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Effects of blackberry (Morus nigra) fruit juice on levodopa-induced dyskinesia in a mice model of Parkinson's disease

Authors Fahimi Z, Jahromy MH

Received 6 January 2018

Accepted for publication 16 April 2018

Published 4 July 2018 Volume 2018:10 Pages 29—35


Checked for plagiarism Yes

Review by Single-blind

Peer reviewer comments 2

Editor who approved publication: Professor Bal Lokeshwar

Zahra Fahimi, Mahsa Hadipour Jahromy

Herbal Pharmacology Research Center, Department of Pharmacology, Faculty of Medicine, Tehran Medical Sciences Branch, Islamic Azad University, Tehran, Iran

Background and objective: Levodopa-induced dyskinesia (LID) is a movement disorder that occurs due to levodopa consumption for a long period to attenuate Parkinsonism. Plants have been the basis for medical treatments in human history and still widely practiced. Blackberry (Morus nigra) is one of the fruits rich in anthocyanin. The present study examined the effect of blackberry fruit juice on LID in 1-methyl-4-phenyl-1,2,3,6-tetrahydropyridine (MPTP)-induced Parkinson’s disease in mice.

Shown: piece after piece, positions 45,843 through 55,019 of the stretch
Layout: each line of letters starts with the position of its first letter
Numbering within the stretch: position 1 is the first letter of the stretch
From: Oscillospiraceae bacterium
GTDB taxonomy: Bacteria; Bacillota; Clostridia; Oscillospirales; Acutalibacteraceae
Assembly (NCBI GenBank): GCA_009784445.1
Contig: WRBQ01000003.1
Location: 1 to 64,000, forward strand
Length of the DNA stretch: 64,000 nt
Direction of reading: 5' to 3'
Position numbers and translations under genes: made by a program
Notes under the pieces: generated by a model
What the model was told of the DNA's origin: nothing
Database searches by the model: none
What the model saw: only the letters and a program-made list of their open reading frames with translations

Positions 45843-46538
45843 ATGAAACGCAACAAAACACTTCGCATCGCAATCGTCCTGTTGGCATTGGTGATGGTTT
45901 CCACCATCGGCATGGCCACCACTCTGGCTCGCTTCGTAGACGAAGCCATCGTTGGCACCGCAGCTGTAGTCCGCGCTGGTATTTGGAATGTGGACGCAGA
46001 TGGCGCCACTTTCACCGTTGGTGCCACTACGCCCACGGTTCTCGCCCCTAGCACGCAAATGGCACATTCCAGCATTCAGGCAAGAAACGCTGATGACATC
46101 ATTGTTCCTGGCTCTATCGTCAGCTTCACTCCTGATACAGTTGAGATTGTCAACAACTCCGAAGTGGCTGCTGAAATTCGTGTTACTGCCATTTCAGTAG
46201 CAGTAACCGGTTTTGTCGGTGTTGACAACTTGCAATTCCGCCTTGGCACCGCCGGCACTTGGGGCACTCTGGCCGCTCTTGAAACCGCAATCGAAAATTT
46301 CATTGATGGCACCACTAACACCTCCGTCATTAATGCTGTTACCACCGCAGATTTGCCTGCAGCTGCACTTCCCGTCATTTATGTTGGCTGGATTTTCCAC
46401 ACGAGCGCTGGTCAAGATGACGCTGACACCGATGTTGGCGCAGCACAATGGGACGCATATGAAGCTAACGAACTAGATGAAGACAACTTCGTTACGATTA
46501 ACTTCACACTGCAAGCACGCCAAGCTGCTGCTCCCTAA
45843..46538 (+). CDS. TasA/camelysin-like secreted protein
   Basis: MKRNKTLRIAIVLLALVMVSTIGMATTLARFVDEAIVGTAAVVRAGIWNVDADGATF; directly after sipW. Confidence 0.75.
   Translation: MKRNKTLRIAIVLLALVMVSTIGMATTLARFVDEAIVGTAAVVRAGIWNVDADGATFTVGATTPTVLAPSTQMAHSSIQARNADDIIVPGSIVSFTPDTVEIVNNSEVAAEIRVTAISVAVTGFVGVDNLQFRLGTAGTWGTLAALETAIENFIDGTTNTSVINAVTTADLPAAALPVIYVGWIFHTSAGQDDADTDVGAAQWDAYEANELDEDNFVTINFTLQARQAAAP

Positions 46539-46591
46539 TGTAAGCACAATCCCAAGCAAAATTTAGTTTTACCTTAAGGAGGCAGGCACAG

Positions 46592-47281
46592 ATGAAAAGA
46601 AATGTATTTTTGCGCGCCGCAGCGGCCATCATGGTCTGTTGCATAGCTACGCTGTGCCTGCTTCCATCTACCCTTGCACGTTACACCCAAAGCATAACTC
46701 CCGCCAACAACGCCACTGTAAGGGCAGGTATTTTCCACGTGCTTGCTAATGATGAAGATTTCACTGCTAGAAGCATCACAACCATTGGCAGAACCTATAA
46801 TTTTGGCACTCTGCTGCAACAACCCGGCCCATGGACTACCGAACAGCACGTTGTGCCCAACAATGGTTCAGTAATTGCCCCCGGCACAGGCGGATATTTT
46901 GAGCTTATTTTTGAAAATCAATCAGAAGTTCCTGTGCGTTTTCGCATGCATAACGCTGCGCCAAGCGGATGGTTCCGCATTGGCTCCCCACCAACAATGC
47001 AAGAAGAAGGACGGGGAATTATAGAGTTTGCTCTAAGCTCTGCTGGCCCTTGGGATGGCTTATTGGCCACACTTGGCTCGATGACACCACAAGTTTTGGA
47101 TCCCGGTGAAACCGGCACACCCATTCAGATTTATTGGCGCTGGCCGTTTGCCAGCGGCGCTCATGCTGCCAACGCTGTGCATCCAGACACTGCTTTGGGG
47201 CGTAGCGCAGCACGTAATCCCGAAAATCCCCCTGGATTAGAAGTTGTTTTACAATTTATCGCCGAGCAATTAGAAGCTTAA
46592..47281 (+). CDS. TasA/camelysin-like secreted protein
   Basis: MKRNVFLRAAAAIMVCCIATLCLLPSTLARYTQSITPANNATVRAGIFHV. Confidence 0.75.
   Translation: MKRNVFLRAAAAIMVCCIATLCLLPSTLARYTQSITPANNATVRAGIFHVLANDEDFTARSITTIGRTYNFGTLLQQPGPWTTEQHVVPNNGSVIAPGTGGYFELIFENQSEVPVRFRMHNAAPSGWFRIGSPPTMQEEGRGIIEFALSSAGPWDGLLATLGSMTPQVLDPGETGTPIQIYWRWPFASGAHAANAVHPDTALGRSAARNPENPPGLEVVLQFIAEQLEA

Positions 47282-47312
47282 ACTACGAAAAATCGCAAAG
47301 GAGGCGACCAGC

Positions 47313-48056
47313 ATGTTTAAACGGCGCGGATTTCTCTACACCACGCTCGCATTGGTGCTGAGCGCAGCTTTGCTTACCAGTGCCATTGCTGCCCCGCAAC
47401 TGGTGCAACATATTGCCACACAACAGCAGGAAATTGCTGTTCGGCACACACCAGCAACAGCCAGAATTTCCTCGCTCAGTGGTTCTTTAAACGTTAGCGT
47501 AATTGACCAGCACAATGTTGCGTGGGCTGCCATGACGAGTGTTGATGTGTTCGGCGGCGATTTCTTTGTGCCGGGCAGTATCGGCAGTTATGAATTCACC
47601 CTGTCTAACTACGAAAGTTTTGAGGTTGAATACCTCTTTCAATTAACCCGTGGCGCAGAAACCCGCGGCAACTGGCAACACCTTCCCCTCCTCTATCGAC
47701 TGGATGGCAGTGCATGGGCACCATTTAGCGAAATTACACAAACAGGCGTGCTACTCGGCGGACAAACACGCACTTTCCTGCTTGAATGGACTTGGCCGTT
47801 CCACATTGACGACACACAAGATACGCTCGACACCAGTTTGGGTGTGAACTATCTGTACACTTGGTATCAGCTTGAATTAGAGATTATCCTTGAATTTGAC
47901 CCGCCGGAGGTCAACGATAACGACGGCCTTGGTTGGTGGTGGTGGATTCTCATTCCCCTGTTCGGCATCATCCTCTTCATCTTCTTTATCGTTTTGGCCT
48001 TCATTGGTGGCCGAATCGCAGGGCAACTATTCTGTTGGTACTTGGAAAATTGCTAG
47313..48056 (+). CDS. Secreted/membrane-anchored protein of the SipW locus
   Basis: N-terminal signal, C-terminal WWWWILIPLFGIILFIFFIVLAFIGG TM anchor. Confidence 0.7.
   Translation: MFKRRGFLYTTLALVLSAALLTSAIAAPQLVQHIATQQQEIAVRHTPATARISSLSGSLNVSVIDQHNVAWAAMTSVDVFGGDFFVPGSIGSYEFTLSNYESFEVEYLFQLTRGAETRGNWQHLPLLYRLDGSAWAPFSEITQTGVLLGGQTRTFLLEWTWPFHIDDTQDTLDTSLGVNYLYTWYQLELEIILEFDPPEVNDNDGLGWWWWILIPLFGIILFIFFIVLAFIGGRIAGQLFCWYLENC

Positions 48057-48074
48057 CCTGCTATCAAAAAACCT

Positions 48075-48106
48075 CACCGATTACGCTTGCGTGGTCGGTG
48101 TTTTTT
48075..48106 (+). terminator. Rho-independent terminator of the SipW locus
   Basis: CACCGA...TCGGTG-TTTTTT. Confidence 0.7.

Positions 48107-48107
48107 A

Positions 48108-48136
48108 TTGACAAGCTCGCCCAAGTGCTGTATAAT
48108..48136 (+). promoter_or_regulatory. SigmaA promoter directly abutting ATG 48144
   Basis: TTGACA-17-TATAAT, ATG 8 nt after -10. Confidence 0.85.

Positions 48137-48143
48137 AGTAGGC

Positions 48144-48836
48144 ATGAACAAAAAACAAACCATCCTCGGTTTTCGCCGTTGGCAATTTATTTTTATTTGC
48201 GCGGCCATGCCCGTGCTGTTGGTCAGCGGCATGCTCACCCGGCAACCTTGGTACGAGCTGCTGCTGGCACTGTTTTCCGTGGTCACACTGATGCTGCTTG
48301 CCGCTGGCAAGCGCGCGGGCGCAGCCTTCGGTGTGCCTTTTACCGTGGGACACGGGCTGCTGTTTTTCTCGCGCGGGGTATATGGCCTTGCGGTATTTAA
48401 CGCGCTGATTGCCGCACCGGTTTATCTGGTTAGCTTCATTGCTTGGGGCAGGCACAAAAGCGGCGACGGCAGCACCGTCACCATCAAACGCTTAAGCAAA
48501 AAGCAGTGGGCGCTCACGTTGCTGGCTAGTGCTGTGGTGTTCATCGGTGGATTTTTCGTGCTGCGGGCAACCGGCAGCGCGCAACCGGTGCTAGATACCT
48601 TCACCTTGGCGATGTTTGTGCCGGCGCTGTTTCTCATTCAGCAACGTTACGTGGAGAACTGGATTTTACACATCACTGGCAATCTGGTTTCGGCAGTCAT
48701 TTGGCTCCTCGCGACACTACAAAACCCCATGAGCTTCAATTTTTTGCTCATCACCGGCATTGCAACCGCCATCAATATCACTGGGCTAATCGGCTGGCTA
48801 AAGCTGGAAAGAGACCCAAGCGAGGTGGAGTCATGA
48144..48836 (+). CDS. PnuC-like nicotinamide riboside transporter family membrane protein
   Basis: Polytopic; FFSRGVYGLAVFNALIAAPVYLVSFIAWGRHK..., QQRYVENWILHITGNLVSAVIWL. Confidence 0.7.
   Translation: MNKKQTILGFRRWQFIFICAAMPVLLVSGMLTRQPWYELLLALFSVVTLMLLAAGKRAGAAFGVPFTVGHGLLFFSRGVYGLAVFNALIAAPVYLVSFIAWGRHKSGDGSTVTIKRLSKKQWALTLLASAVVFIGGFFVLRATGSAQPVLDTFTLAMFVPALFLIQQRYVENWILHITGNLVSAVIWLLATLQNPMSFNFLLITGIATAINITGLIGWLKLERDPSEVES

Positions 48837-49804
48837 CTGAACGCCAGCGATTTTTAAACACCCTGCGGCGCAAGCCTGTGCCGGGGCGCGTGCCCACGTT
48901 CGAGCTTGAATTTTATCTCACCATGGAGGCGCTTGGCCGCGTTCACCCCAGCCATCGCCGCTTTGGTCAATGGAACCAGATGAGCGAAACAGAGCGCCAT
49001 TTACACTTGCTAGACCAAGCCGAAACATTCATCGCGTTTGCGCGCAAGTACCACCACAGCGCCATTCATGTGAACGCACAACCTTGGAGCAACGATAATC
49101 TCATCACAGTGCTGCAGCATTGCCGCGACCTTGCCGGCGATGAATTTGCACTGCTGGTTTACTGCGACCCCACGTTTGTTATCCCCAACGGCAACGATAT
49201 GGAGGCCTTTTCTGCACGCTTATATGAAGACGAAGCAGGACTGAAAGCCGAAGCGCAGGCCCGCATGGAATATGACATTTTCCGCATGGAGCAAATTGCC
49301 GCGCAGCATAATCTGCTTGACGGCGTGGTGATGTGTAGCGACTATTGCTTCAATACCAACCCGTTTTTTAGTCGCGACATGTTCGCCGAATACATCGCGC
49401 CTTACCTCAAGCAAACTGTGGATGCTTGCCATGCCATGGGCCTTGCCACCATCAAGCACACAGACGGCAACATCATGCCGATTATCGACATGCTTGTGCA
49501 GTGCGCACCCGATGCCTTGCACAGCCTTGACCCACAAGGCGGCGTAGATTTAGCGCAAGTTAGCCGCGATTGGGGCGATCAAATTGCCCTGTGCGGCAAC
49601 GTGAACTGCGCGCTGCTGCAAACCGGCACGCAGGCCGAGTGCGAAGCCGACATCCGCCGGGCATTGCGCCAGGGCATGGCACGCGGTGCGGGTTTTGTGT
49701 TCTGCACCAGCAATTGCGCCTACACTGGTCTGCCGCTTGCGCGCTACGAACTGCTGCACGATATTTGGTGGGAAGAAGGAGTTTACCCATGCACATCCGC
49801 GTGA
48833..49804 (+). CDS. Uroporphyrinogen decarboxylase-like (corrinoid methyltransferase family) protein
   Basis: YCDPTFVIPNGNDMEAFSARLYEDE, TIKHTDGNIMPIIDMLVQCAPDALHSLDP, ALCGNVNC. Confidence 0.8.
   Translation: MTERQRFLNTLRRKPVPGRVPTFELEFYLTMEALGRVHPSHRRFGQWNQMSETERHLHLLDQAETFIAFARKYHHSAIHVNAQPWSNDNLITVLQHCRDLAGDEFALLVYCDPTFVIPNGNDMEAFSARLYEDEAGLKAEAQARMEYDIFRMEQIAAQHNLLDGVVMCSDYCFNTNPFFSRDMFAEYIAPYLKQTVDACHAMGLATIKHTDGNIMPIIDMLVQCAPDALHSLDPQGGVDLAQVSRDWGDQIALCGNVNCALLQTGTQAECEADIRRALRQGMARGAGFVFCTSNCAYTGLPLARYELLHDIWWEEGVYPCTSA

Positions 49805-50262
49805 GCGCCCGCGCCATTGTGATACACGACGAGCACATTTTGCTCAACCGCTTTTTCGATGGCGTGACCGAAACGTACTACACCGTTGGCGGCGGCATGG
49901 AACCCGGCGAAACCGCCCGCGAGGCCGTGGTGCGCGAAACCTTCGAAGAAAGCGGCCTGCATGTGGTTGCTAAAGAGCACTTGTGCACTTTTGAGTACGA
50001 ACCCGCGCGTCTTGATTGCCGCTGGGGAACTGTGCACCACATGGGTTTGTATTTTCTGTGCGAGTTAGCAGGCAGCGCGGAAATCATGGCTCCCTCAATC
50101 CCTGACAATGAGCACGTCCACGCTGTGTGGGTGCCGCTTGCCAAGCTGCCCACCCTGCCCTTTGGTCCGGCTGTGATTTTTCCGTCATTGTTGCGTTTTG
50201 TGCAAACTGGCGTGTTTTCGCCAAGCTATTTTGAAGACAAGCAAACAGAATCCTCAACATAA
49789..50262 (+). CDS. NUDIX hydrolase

Materials and methods: In this study, 42 male mice were used, which were divided into six groups equally: one control group and five groups receiving MPTP injection. After confirmation of Parkinsonism in MPTP groups, one group was preserved without treatment and four other groups were treated with levodopa (50 mg/kg ip). After the onset of LID (2 weeks), one group was kept without additional treatment and three other groups were treated with three different doses of blackberry fruit juice (5, 10, and 15 mL/kg) with levodopa orally for 7 days. Abnormal involuntary movement scale (AIMS) and cylinder behavioral test were carried out according to the schedule. The collected data were analyzed using the SPSS software with the significant level of P<0.05.
Results: Parkinson’s disease was confirmed with AIMS test on the fourth day after MPTP injection. The onset of LID was observed after 2 weeks of levodopa treatment using both behavioral tests. The result of administration of M. nigra fruit juice for 1 week showed that this addition is useful in hindering LID. These effects were more pronounced at doses 10 and 15 mL/kg with nearly the same results on attenuating AIMS. Low dose of the fruit juice does not seem to affect LID significantly.
Conclusion: M. nigra fruit juice is effective to attenuate LID in an MPTP-induced Parkinson mice model.

Morus nigra, Parkinsonism, levodopa, LID, mice

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